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Bioessays. 2007 Oct;29(10):962-73.

Intelligence and the developing human brain.

Author information

1
10 Center Drive, 3N202, Child Psychiatry Branch, NIMH, Bethesda, Maryland 20892-1600, USA. shawp@mail.nih.gov

Abstract

Determining the brain properties that make people 'brainier' has moved well beyond early demonstrations that increasing intelligence correlates with increasing grey and white matter volumes. Both structural and functional in vivo neuroimaging techniques delineate a distributed network of brain regions, perhaps with a focus in the lateral prefrontal cortex, which varies in extent and connectivity with individual differences in intelligence. Longitudinal studies further show that the neuroanatomic correlates of intelligence are dynamic, changing most rapidly in early childhood. Several promising candidate genes affecting neuronal development and neurotransmission have been proposed that might begin to explain the marked genetic overlap between cortical morphology and intelligence. A major future challenge is to determine the cellular events that underpin the neuroanatomic differences correlated with intelligence.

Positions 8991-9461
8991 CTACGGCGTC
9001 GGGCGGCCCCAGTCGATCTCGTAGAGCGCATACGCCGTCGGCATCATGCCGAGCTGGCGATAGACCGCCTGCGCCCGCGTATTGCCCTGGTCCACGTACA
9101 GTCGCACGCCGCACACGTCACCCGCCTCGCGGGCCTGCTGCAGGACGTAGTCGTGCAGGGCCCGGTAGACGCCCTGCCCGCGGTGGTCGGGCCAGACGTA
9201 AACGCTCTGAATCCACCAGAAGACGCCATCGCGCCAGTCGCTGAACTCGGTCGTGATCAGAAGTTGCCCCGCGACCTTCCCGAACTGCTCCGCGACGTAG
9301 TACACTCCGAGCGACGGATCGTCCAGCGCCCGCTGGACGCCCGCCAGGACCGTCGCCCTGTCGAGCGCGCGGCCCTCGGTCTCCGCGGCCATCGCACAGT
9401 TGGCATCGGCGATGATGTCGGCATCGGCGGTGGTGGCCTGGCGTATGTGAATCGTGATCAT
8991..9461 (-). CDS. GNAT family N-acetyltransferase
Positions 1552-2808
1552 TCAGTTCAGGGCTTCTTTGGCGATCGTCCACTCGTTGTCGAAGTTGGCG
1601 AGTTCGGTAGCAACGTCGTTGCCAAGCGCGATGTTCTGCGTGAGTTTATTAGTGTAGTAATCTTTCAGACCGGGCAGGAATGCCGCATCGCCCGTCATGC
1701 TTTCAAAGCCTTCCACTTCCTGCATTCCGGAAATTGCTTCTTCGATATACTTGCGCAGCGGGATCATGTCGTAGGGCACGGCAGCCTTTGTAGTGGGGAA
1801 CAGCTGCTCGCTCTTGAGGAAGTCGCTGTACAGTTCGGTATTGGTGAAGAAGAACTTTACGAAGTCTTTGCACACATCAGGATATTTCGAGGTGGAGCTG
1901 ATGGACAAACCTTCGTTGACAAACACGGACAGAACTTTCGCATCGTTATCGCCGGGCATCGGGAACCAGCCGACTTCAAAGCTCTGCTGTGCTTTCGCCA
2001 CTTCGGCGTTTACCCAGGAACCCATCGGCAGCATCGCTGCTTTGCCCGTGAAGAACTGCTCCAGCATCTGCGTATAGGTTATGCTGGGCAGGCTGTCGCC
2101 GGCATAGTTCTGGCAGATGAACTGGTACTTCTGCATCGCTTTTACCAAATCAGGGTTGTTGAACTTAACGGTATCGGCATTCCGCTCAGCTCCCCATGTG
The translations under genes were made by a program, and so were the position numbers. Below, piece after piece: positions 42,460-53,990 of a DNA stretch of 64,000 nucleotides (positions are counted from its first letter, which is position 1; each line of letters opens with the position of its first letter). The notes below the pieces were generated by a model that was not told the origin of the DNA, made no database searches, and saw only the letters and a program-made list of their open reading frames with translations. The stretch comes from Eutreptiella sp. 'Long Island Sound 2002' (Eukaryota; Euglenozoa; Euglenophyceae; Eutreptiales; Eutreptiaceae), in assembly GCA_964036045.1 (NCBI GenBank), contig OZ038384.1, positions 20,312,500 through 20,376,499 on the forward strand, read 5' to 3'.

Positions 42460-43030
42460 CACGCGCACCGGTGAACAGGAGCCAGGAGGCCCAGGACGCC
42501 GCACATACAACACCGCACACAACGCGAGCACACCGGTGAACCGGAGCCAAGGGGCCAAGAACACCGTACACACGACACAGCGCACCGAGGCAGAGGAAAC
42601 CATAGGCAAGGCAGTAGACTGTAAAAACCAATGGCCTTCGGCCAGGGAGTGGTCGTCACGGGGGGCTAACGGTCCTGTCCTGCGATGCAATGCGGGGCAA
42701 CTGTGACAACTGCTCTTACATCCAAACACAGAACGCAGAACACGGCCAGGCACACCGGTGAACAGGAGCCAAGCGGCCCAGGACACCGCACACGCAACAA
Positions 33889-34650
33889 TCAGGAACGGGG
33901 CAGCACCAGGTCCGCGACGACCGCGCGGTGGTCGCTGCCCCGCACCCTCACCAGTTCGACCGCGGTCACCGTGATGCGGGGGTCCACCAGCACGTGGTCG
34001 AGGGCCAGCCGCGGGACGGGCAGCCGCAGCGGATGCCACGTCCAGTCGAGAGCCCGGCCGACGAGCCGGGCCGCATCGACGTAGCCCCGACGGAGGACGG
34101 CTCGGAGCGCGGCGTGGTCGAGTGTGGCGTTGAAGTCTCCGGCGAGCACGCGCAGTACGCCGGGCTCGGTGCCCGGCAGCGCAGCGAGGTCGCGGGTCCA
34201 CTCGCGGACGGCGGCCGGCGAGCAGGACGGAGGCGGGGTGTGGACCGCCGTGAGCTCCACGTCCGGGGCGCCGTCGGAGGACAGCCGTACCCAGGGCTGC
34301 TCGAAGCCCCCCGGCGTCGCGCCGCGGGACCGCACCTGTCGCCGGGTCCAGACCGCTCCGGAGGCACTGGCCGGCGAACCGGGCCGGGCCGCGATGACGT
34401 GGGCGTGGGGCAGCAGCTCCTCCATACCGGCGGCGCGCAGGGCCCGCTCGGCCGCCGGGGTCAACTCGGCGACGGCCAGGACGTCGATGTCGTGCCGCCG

PMID:
17876781
DOI:
10.1002/bies.20641
[Indexed for MEDLINE]
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